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Buddy Hassett

Buddy Hassett
First baseman
Born: (1911-09-05)September 5, 1911
New York, New York
Died: August 23, 1997(1997-08-23) (aged 85)
Westwood, New Jersey
Batted: Left Threw: Left
MLB debut
April 14, 1936 for the Brooklyn Dodgers
Last MLB appearance
September 27, 1942 for the New York Yankees
Career statistics
Batting average .292
Home runs 12
Runs batted in 343

John Aloysius "Buddy" Hassett (September 5, 1911 – August 23, 1997), was a professional baseball player who played first base in Major League Baseball from 1936 to 1942.

Hassett started his professional baseball career in 1933 with the Wheeling Stogies and batted .332. In 1934 he played for the Norfolk Tars and hit .360.He also set the league record at the time for stolen bases. In 1935 he played for the Columbus Redbirds and hit .337 in the American Association[1] and won a starting job in the majors for the next seven seasons. He played for the Brooklyn Dodgers, Boston Braves, previously the Boston Bees, and New York Yankees. His major league career was cut short by World War II. In 1936 he set the record for fewest strikeouts by a rookie. He struck out just 17 times in 635 at bats. This record still stands.[2]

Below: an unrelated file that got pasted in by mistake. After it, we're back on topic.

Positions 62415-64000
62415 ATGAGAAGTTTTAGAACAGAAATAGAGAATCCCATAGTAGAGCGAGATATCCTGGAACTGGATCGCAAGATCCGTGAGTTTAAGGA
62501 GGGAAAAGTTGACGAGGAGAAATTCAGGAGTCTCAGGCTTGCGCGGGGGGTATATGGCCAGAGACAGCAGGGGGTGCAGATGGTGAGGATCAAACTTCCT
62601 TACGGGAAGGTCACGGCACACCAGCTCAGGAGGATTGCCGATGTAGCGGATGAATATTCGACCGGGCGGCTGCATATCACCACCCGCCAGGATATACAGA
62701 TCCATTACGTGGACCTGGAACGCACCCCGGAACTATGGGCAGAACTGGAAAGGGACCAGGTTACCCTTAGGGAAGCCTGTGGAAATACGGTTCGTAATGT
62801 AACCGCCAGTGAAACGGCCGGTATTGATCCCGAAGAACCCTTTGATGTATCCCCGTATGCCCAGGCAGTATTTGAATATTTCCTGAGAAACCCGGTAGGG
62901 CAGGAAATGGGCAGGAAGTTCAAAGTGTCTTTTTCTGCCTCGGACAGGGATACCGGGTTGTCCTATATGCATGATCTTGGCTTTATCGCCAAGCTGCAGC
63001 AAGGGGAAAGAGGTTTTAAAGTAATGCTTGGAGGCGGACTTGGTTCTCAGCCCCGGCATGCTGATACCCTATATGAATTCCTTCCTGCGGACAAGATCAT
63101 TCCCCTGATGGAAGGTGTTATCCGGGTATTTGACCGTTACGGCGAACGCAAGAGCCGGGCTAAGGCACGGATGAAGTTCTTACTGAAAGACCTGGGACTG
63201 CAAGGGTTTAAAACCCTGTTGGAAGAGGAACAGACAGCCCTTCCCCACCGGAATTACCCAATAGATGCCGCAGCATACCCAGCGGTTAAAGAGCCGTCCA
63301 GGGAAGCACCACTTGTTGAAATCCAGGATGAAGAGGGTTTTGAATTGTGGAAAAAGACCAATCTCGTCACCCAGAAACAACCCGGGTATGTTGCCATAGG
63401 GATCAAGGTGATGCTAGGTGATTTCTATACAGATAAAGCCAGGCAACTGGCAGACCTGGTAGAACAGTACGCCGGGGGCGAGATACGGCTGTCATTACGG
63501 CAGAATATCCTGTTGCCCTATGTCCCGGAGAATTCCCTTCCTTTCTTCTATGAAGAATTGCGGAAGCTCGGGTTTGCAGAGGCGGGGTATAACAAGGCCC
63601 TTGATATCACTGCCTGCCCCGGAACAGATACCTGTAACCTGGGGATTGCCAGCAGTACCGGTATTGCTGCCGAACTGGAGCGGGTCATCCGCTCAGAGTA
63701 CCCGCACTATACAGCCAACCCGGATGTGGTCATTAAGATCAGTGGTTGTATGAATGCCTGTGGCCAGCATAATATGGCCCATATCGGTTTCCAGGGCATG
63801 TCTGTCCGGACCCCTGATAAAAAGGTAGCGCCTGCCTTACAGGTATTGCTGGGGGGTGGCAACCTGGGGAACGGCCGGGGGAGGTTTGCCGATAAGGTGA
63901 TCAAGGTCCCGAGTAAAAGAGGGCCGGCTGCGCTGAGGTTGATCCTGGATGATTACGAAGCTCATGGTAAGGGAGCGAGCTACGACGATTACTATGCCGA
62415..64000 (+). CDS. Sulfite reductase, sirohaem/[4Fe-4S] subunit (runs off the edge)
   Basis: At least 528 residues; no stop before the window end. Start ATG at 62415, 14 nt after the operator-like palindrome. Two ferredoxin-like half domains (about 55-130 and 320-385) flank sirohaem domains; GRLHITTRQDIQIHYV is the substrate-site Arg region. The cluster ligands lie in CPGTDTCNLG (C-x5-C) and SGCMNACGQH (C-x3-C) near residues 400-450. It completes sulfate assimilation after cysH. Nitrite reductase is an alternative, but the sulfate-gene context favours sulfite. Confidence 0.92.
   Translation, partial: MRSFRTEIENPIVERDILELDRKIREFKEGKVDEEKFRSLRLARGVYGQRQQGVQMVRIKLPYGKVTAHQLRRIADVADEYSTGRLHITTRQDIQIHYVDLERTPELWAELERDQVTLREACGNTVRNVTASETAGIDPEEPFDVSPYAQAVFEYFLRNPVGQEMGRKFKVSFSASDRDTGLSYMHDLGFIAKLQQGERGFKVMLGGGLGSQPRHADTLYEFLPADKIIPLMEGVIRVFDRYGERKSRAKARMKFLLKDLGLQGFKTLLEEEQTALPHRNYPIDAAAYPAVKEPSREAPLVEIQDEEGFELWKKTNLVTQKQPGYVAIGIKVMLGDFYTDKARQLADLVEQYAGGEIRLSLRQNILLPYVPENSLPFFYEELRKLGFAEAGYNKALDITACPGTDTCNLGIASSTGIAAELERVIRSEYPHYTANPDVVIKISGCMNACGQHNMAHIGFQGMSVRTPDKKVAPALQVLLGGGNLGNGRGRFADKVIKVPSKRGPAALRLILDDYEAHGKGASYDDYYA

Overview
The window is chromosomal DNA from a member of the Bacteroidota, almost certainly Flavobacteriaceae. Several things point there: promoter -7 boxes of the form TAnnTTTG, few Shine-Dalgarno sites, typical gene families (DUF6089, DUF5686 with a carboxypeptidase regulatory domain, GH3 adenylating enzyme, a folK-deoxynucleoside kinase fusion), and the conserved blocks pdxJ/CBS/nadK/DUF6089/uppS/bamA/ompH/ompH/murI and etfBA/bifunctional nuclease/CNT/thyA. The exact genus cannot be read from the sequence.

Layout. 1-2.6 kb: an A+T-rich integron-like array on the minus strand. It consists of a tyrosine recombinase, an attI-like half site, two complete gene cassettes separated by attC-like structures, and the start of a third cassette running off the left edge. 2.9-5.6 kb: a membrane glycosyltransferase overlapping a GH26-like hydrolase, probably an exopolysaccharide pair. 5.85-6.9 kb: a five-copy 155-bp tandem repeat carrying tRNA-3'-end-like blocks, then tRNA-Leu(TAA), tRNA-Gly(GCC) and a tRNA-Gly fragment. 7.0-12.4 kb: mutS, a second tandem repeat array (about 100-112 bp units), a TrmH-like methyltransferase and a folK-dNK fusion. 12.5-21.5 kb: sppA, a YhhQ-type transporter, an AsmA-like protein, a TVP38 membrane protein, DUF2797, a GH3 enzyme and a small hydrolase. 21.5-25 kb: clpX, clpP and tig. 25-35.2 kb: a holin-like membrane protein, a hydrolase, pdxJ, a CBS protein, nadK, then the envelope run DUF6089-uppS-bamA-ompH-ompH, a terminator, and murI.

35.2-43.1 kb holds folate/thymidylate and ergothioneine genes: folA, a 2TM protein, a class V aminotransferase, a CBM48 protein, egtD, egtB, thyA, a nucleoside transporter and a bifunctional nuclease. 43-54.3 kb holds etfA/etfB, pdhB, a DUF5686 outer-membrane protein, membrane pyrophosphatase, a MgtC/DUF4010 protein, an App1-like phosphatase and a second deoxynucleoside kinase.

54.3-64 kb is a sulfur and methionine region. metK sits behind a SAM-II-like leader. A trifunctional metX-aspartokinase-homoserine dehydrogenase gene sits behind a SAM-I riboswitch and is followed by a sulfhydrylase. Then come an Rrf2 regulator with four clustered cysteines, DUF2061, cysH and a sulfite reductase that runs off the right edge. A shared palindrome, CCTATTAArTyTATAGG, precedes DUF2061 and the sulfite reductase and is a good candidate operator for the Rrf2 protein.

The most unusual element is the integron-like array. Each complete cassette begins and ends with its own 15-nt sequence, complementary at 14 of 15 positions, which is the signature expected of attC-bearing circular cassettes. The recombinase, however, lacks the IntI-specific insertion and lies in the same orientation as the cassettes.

After serving in the Navy from 1943 to 1945, Hassett played in the minor leagues for a few years. He also managed for the Yankees farm team, the Newark Bears in the minors until 1950. Hassett was player coach of a team of players from the US Navy Pre-flight training program in Chapel Hill, NC that went to New York to play a War Chest benefit against a team of All Stars from the Yankees and Cleveland Indians, coached by Babe Ruth.The Navy team won the game and included Ted Williams, Johnny Sain, and Johnny Pesky along with Hassett.[3] Hassett saw action in the Pacific aboard the Carrier the USS Bennington. His brother, Billy Hassett, was an All American basketball player at Georgetown University and the University of Notre Dame. Billy played professional basketball for the Chicago Gears, the Buffalo Bisons the Tri-City Blackhawks, the Minneapolis Lakers and the Baltimore Bullets (1946–1950).


  1. "Buddy Hassett Minor League Statistics & History". Retrieved 2010-10-18.
  3. (NY Times article July 1943)

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